Castro enters into important spring with Astros
After missing all of 2011, healthy catcher has plenty to prove
KISSIMMEE, Fla. -- Jason Castro had hoped to be well on his way to a productive big league career by now. He figured he would have had more than a year of Major League service time under his belt and would have been the anchor of the young Astros lineup.
That was before Castro stepped awkwardly on first base during a Grapefruit League game in Lakeland, Fla., a year ago. That was before he ripped up his right knee and missed the entire 2011 season, turning his life upside down and putting the Astros' catching plans in limbo.
For now, Castro remains the Astros' catcher of the future, and he came to Spring Training in good health and with plenty left to prove. Despite losing a year to injury in his young career, Castro is thankful to be back on the field and back in his element.
"Given the circumstances and the way things are playing out, I'm happy with where I'm at," he said. "Like I said, the rehab process went very well, as good as I could have hoped for. I'm going to continue to keep doing the right things I need to do to stay healthy and ease into full-on baseball activities. We'll go from there."
Castro, 24, has gotten more attention than any other player so far in camp, and for good reason. The Astros have a lot invested in their 2008 first-round Draft pick and are desperate to find out what he can do during a full season in the Major Leagues.
He missed all of last season after undergoing surgery to repair a torn ACL in his right knee, and his comeback suffered a setback late last year when he injured his foot in the Arizona Fall League. Castro underwent surgery Dec. 9 to remove the sesamoid bone from his left foot, adding another three months to his rehab clock.
"I'm coming into camp and working as hard as I can and doing everything I can to put myself in that position for Opening Day," he said.
There are no questions about Castro's abilities to work with pitchers and call games. A product of Stanford University, he received good marks from the pitching staff when he made his Major League debut in 2010, concerning his ability to handle the staff.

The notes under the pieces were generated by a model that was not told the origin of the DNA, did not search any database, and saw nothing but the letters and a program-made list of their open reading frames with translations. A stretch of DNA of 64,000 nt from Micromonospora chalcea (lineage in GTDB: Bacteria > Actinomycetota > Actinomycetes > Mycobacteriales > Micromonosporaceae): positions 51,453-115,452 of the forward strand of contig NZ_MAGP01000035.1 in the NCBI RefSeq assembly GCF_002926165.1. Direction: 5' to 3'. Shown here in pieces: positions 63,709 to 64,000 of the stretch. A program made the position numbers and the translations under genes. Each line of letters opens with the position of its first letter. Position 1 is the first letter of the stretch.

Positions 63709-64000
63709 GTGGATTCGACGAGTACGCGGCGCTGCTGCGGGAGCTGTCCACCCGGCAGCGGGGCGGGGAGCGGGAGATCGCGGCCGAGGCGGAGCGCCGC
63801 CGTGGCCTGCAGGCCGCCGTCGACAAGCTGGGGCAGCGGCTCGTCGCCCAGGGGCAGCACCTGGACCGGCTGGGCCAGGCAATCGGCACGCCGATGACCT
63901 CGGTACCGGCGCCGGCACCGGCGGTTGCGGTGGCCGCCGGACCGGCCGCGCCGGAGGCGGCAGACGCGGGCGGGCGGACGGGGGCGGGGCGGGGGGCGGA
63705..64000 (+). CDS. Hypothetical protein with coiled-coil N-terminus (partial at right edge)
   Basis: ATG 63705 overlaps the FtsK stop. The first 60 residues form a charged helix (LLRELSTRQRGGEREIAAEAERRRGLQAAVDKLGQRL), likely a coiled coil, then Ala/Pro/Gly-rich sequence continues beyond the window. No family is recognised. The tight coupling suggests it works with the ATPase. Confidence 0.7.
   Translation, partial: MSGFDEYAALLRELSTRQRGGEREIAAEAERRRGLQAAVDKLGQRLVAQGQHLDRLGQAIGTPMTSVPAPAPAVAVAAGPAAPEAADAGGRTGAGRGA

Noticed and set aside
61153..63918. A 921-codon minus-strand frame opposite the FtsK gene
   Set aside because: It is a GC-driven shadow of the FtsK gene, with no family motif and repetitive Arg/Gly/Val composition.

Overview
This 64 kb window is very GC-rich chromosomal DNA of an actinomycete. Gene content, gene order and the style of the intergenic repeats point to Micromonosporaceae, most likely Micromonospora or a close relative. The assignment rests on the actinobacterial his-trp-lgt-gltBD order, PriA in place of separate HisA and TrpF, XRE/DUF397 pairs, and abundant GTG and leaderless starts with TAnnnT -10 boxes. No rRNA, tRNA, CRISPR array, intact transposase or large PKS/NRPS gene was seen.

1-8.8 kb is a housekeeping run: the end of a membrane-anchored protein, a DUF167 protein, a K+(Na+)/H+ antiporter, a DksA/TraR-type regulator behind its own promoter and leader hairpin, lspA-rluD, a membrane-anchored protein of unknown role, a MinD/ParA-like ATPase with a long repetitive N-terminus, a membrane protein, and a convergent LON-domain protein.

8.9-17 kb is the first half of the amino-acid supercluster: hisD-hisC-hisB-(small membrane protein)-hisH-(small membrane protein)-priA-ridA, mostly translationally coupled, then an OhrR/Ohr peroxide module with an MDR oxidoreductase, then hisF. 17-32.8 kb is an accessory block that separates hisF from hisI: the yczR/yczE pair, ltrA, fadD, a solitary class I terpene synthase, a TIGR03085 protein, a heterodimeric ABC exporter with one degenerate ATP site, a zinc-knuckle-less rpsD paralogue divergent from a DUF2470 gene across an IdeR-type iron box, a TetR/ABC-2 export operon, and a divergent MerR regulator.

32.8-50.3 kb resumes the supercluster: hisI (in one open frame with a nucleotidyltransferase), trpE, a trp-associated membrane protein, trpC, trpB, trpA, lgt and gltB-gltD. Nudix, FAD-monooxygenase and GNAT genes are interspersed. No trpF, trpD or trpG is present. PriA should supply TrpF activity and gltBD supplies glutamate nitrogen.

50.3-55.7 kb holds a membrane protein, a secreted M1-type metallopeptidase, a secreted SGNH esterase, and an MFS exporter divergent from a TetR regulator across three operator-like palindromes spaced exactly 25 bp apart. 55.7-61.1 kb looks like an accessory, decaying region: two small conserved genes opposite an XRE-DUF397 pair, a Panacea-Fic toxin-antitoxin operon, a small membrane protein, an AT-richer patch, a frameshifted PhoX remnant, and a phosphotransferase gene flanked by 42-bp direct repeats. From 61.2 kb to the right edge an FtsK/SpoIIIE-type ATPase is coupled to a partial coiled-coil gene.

What remains to be seen is how well Castro, a left-handed hitter, can swing the bat against Major League pitching. He was a career .287 hitter in only 215 Minor League games before being called up in June 2010. He batted .205 with two homers and eight RBIs in 67 games with the Astros later that year. Needless to say, the club is eager to see what he can do.
"Jason's critical for the future of this team," Houston general manager Jeff Luhnow said. "All indications are he's coming along well recuperating from his injuries. We've got three guys [Castro, Humberto Quintero, Chris Snyder] who are going to be competing at two spots. Like everybody else, he's going to have to win the spot.
"Jason is the type of player we want to have on this team going forward, somebody who can be a leader and who can produce offensively and be productive defensively and really set the tone for the entire team."
Castro's 2011 wasn't a complete loss. While rehabbing from his knee injury, he watched as many games as he could and studied the pitching staff. The Astros had so much turnover on their roster since 2010 that many of the pitchers he caught are no longer with the club, so this spring is as much about getting to know the new arms as it is proving his worth on the field.
"We do have a bunch of new guys I'll have to get to know during Spring Training, but there is a core group of guys I played with and caught in 2010, and the rapport is there," Castro said. "I was around the field a lot last year, so even though I wasn't catching guys, I was watching them pitch.
"I was talking to guys after their starts and things like that. I missed some playing time, but as far as keeping up with the pitchers and as far as how they were doing and building that rapport, that never stopped. Hopefully we can just get right back into things and keep progressing."
The Astros are going to handle Castro with care. He only caught in the bullpen one time (instead of the typical three times) during his first day in camp on Monday, and it's unlikely he'll play in as many games during the regular season as he would have if he had never gotten injured.
"There's no reason to push him right now," manager Brad Mills said.
Castro, who keeps himself in terrific shape, says he will closely monitor his body throughout the season -- a season that can't arrive soon enough.
"That's the biggest thing, is listening to what my body is telling me and just going from there," he said. "I feel good, I'll continue to push things, and on the days I don't feel as great, I'll kind of take it easy. That's all part of listening to my body and how it's progressing every day until we get to Opening Day."